Ten patients met the study criteria. The average patient age was 56 years (range, 40-68 years) and average BMI was 24.1 kg/m2 (range, 20.3-28.6 kg/m2) respectively. Average ablative resection weight was 76.5 grams (range, 25-164 g). The average ablative specimen volume was 95 cm3 (range, 35-411 cm3). Three patients had a final pathology of ductal carcinoma in situ, one had a pathology of ductal carcinoma in situ and invasive ductal adenocarcinoma, one patient had a pathology of ductal carcinoma in situ and lobular carcinoma in situ, three patients had pathology of invasive ductal adenocarcinoma, one patient had a pathology of invasive ductal adenocarcinoma and lobular carcinoma in situ and one patient had a pathology of invasive ductal adenocarcinoma with pleomorphic lobular carcinoma. A permanent implant was used in eight patients and a tissue expander was used in two patients. Acellular dermal matrix was used in nine patients. Immediate reconstruction was performed in seven patients, and three patients were reconstructed using the staged-immediate protocol to ensure clear tumor margins. Ablative resection site was in the upper outer quadrant in two patients, upper inner quadrant in three patients, lower outer quadrant in two patients and central location in three patients. Location of the pedicle for glandular rearrangement was lateral in two patients, superior in two patients, medial in four patients, inferior in one patient and central in one patient. Nine of the ten patients underwent radiation treatment, one patient had her radiation performed at a location outside of the author’s home institution and her records were unobtainable. The average days of radiation treatment was 32 days (range, 22-45 days), and the average number of factions was 22 (range, 16-28). All radiation was administered with tangential fields with a boost to the affected breast. The average total dosage was 5,563 cGy (range, 4,770-6,200 cGy) with the average boost of 1,193 cGy (range, 530-1,800 cGy).
Following the glandular rearrangement, an implant was placed in the subpectoral space to replace the volume displaced from lateral and inferior quadrants. Average implanted volume was 138 cc (range, 90-300 cc). In general, ADM was used when the devices volume exceeded 125 cc and was not used when less than 125 cc. Tissue expanders were used in cases where the patient desired to have slightly larger breasts postoperatively (n=2). Both of these patients underwent contralateral augmentation postoperatively. Nipple sensation was maintained in 9 of 10 patients (complete loss of sensation was reported by one patient who underwent subsequent a mastectomy for positive margins). Follow-up ranged from 4.5-27 months (mean of 19.5 months) (Figure 2).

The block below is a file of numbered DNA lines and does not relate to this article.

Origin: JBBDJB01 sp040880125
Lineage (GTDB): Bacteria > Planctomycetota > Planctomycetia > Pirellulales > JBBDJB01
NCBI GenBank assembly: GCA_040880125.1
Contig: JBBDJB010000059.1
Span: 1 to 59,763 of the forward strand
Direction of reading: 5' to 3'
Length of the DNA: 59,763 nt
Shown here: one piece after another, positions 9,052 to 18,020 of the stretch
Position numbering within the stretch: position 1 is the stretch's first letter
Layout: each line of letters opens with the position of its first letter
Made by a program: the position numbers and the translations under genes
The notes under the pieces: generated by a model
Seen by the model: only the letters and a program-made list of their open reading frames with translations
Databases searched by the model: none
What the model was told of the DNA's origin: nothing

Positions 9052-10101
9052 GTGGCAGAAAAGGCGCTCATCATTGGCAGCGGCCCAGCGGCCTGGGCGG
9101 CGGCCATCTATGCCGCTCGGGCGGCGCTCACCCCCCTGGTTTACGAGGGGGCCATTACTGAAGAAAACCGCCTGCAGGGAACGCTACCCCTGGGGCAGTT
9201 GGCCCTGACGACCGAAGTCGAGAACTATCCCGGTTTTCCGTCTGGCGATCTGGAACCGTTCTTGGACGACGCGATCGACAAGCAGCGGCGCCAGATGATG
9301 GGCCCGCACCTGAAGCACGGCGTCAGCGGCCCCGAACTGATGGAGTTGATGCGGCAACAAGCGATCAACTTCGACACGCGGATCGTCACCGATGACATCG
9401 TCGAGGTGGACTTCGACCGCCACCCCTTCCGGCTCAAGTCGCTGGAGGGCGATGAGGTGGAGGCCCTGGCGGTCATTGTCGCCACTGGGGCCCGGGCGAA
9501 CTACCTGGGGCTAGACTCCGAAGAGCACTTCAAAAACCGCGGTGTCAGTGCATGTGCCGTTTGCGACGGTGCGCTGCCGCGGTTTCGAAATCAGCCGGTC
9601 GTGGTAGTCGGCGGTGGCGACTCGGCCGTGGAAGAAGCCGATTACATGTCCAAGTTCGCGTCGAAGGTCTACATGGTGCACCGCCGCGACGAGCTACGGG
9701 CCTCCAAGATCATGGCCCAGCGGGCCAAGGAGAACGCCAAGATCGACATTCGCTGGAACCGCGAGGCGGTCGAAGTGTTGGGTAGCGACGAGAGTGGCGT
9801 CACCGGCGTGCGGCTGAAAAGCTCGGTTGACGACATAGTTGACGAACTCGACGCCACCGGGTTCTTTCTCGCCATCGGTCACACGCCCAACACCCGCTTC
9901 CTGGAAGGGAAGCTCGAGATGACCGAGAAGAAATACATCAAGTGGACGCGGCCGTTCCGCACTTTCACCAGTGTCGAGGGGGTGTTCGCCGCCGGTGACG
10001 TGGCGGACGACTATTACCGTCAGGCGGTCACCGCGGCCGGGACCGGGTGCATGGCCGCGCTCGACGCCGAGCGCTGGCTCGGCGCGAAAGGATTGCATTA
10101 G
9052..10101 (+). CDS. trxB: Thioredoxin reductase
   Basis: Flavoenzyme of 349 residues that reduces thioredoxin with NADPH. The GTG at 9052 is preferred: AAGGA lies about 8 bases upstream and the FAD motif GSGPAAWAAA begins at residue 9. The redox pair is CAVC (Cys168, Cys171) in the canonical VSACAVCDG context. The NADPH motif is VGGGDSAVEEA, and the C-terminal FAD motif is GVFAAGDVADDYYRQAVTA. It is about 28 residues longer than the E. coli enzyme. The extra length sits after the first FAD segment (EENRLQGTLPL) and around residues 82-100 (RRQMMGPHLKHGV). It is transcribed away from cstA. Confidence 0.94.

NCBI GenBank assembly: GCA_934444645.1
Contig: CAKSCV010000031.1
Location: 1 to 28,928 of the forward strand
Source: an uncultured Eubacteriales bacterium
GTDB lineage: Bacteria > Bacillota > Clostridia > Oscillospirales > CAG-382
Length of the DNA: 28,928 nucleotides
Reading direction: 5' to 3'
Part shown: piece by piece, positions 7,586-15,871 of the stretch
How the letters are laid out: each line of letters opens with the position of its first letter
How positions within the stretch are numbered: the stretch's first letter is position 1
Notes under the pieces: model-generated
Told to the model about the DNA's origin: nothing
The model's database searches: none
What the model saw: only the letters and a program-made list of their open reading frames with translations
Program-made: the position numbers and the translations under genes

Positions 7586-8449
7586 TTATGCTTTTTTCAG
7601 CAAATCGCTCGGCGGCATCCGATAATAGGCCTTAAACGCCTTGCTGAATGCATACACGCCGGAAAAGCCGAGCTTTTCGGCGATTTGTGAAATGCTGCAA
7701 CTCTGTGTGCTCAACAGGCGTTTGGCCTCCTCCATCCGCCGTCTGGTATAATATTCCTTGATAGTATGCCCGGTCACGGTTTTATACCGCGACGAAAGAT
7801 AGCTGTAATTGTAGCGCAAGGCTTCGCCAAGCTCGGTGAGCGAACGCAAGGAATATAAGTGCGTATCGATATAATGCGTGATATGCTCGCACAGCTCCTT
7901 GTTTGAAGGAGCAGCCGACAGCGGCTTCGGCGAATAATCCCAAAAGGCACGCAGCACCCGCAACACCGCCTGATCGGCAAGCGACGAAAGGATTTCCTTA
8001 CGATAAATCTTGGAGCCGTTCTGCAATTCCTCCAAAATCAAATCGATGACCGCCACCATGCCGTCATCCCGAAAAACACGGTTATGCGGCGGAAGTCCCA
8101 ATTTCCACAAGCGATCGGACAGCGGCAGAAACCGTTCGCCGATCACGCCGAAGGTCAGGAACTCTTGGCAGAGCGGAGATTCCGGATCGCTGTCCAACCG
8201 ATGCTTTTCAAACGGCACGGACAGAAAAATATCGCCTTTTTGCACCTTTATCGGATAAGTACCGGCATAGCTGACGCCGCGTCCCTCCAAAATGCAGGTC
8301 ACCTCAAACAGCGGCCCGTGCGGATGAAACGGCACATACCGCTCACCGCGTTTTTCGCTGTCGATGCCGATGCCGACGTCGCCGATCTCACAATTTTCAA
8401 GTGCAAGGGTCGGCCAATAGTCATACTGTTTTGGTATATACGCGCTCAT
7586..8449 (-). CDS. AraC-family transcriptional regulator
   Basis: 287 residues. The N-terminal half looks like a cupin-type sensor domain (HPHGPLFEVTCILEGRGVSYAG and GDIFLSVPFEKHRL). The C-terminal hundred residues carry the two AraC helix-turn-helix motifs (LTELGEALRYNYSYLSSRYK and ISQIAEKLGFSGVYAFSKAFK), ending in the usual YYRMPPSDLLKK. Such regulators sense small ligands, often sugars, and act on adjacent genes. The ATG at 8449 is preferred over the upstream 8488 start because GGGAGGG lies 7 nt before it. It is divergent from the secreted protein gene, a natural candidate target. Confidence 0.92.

Complications were infrequent following this procedure. One patient developed a post-operative infection, prior to radiation, requiring explantation and a subsequent latissimus dorsi flap (prior staged immediate reconstruction). One patient developed a late complication occurred related to radiation-induced wound dehiscence resulting in implant exchange. One patient, who underwent an immediate reconstruction, had a positive margin requiring a completion mastectomy.
A basic satisfaction survey was conducted of all the patients. Five questions on the survey inquired about overall satisfaction, likelihood of doing the surgery again, recommending the procedure, perceived symmetry, and desiring further surgery. The responses were graded from 1 (least) to 5 (most). The results are stated in the Table 2.